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Cubs reliever Carlos Marmol hears boos, but he says he’s still confident

Cubs relief pitcher Carlos Marmol reacts after striking out Alex Gonzalez eighth inning Chicago Cubs 7-4 loss Milwaukee Brewers Cubs

Cubs relief pitcher Carlos Marmol reacts after striking out Alex Gonzalez in the eighth inning of the Chicago Cubs 7-4 loss to the Milwaukee Brewers in the Cubs home opener Monday April 8, 2013 at the Wrigley Field. | Tom Cruze~Sun-Times

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Former closer Carlos Marmol said Monday he expects a quick resolution to sexual-assault allegations brought against him during the winter in the Dominican Republic and said the issue hasn’t affected his state of mind as he has struggled early this season.

In fact, he said he talked last week with his attorney in the Dominican and was assured even before things went from bad to worse on the field that he soon would be exonerated.

‘‘I talked to my lawyer, and he said so far it’s good,’’ Marmol said.

Another source close to the situation also said he
expects Marmol will be cleared before the case is heard. The case was sent to a higher court in the capital city of Santo Domingo early this year.

Meanwhile, Marmol — who lost his closer job Sunday — will be used when the Cubs are trailing in the
middle-to-late innings ‘‘to build some confidence back up,’’ manager Dale Sveum said Monday.

On Monday, that meant the eighth inning. The Cubs were trailing 7-2 when Marmol entered to a round of boos, which only got louder when his first-pitch fastball was hit to the base of the left-field wall by Ryan Braun. Marmol also walked Jonathan Lucroy and threw a wild pitch, but he got two strikeouts and a pop-up to get out of the inning unscathed.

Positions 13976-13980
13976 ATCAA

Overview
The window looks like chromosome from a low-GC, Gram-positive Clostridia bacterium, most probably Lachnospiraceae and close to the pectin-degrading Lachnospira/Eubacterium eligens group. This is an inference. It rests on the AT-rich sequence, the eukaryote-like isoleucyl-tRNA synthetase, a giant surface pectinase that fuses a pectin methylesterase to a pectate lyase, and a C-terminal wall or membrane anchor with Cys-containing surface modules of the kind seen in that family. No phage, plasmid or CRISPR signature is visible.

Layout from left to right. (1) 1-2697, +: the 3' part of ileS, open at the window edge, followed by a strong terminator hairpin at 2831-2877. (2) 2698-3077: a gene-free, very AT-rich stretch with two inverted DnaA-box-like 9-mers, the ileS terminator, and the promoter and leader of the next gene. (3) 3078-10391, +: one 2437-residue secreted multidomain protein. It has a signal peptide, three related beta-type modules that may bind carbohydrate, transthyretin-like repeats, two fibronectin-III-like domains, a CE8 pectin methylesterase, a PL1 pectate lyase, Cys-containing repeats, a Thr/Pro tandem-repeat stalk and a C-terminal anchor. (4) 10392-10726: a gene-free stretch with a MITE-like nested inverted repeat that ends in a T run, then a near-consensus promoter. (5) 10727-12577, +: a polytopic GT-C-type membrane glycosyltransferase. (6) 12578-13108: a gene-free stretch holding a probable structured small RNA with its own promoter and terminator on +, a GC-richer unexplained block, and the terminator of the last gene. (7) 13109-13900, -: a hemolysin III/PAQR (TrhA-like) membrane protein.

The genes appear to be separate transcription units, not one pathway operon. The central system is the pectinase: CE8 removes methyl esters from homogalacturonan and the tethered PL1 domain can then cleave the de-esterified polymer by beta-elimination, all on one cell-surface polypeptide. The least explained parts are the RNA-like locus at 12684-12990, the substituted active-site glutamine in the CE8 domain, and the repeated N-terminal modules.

After the game, when
reporters approached him at his locker, he turned around with a big smile and said, ‘‘Really?’’

He said his confidence and mind-set are in good shape and insisted her wasn’t bothered by the booing, which began when his name was announced during pregame introductions.

‘‘Not at all,’’ he said. ‘‘I don’t even listen. I hear the boos, but I don’t take it in a bad way. I can’t worry about that. They pay the money to see us, and they see a player not doing his job. . . . I’m not the first one or the last one. I’m fine. I’m trying to get people out.’’

Before the game, president Theo Epstein said he supported Sveum’s decision to demote Marmol after five games. It marked the third time in as many seasons he has been demoted — at least temporarily — from the job.

‘‘He pitched really poorly three times to start the year,’’ Epstein said. ‘‘It was important for the team to make a change. We need to go into these close games feeling we can win late. That’s really

‘‘Marmol last year went bad after struggling, fixed himself and came back and contributed. We need to be open to that possibility again.’’

Especially if they want to get any value for him — and what remains of his $9.8 million salary this season — in a trade this summer.

Until then, Marmol is keeping his sense of humor. Asked again what he plans to do about his bad start, he said: ‘‘I’m going to put us in the World Series and make the fans happy again.’’

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